Play Date with the New Lytro Camera

wrote this on in , . 18 reactions

We had an amazing play date at ZURB yesterday. The kind folks at Lytro stopped by our offices to demo the world's first light field camera. We a great time shooting images and playing around with Lytro camera, which will be in stores in early 2012. We learned a lot about the inner workings of the camera and about future features on the Lytro roadmap. Here are some highlights.

Adjusting Focus After Taking Pictures

If you've heard anything about the Lytro camera it's probably the fact that it lets you refocus on a specific part of and image after you've snap the picture. The camera itself has no focus lenses; instead of capturing a photo it captures the complete light field. The light field fully defines how a scene appears. It is the amount of light traveling in every direction through every point in space. The light rays are captures as is and are later used to display and focus on almost anything in the picture.

There is an 8X optical zoom on the camera that lets you zoom in as you take pictures; that's the only control you see besides the button you push to take pictures.

3D Photos

It is technically possible to take 3D pictures with the Lytro since you're capturing all traveling light in a given scene. Kristen, a Product Manager for Online Experience at Lytro, talked to us about this a bit, and said that the 3D technology would even be backwards compatible with Lytro photos taken before 3D is available.

HTML5 vs Flash Player

When we first saw the embedded Lytro pictures, it was clear that Lytro uses Flash to display them. It's common knowledge that Adobe is dropping Flash support for mobile, so we asked Kristen if there were any plans to offer support for another technology in the future, the answer we got back was:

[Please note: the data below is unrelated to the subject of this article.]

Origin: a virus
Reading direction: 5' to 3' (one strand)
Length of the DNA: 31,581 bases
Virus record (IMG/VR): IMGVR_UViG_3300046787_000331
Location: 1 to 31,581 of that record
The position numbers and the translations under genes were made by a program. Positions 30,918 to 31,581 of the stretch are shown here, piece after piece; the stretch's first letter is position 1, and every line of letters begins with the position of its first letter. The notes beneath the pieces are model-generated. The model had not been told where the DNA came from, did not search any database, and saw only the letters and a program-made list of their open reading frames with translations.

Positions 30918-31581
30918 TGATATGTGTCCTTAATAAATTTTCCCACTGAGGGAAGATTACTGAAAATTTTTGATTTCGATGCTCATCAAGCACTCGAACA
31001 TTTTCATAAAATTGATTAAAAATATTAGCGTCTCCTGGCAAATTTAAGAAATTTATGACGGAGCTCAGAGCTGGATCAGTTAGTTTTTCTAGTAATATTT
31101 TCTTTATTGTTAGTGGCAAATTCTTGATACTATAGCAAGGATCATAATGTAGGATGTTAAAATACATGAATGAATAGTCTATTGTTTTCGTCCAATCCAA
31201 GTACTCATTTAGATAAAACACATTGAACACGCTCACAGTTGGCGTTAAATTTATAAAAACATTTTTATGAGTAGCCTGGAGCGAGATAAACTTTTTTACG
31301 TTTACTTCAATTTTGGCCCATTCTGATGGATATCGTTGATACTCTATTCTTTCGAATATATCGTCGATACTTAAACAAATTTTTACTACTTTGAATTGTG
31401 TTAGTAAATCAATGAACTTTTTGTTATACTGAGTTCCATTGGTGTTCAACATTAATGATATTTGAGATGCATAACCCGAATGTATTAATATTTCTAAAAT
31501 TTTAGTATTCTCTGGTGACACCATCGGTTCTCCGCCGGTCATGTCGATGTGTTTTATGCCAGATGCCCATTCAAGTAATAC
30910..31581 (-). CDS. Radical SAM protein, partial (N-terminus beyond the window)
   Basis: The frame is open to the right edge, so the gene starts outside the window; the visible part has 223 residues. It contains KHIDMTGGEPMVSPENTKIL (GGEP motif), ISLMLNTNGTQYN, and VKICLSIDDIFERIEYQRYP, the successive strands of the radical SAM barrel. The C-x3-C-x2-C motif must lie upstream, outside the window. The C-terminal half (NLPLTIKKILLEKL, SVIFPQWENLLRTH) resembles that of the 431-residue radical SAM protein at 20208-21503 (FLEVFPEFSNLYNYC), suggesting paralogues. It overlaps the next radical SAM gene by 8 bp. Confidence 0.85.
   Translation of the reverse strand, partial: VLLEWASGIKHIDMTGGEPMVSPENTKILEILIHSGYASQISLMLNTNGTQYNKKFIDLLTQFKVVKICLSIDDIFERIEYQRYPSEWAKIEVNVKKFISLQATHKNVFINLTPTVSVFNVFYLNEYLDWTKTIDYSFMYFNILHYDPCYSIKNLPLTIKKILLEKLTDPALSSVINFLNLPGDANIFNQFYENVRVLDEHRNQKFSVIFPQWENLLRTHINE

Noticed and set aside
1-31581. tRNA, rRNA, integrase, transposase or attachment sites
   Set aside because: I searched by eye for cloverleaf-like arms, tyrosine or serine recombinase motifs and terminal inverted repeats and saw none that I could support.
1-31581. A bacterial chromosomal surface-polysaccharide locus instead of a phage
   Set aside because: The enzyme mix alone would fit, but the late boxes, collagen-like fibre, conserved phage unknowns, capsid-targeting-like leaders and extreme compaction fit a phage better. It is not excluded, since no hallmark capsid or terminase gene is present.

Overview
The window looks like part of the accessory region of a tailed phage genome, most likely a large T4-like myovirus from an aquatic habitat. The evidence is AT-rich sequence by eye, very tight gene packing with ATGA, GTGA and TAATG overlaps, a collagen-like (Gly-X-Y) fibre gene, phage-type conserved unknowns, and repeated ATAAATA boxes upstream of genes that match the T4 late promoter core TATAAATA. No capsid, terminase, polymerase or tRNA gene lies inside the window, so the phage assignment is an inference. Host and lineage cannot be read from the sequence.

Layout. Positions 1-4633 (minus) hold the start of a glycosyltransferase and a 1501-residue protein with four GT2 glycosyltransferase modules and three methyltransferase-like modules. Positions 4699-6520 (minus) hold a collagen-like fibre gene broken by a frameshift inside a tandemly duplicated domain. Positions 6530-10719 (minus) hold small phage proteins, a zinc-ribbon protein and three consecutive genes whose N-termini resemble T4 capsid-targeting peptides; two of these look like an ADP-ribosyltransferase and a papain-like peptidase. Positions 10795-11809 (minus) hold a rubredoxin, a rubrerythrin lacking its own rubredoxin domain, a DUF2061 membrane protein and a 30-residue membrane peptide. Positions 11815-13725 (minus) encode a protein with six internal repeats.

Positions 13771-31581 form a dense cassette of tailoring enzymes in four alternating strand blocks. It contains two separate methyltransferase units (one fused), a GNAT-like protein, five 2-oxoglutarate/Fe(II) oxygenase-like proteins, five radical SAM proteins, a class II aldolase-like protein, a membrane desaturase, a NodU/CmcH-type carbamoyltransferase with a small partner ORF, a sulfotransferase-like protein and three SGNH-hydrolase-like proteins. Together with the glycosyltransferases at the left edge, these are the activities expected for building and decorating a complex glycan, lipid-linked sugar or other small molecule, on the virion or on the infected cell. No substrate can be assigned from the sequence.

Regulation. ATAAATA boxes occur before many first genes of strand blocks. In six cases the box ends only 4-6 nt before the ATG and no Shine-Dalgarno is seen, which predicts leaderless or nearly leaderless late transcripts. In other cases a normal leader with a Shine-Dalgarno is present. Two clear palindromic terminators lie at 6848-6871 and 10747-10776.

Yes, we are also working on a HTML5 player for the images on the desktop, we'll offer that as an option in the future.

Future Features: Brightness Adjustment, Instagram Like Color Effects, Crop

When we asked Kristen about some features they're planning to release in the future, the few that came up mostly had to do with altering images after they are captured:

  • Adjustable brightness is a future feature the Lytro team is working on; many of the photos we took seemed a bit dark. Currently there is no way to change brightness after you take the picture. In the future you will be able to choose which parts of the picture to make brighter, similar to how you currently choose which part of the picture is in focus.
  • 'Instagram' like effects on Lytro images are also in the works. Again, the user will be able to choose which parts of the picture to add the effect to.
  • Crop is another feature they plan to add to their software, though you'll only be able to crop to a square image.

Pricing and Storage

The base model costs $399 and holds 350 images, while the red model holds 700 images and costs $499. The camera will be available to the public in the early 2012, according to Kristen.

How the Lytro Idea Was Born

As we talked with Kristen, she mentioned a couple details about how the idea for the camera came about, and it's a pretty cool story. The very first light fields were captured at Stanford University over 15 years ago. Ren Ng, the CEO at Lytro, had been working on the technology for years at Stanford before a light bulb went off in his head and he knew he wanted to build a camera for consumers that used the technology.

It was a fun day at ZURB. We took tons of silly pictures, joked around, talked a lot about the positioning and future of Lytro and had a great time hanging out with Kristen. A big thank you from the entire ZURB team to Kristen and Lytro for the opportunity to have a play date with the world's first light field camera.

17 Web Design Trends That Will Take Over 2017
Container queries 2
Foundation & CSS Grid: Think Beyond the Page
Building blocks graphic
Foundation Building Blocks: Over 100 Components to Jump Start Your Projects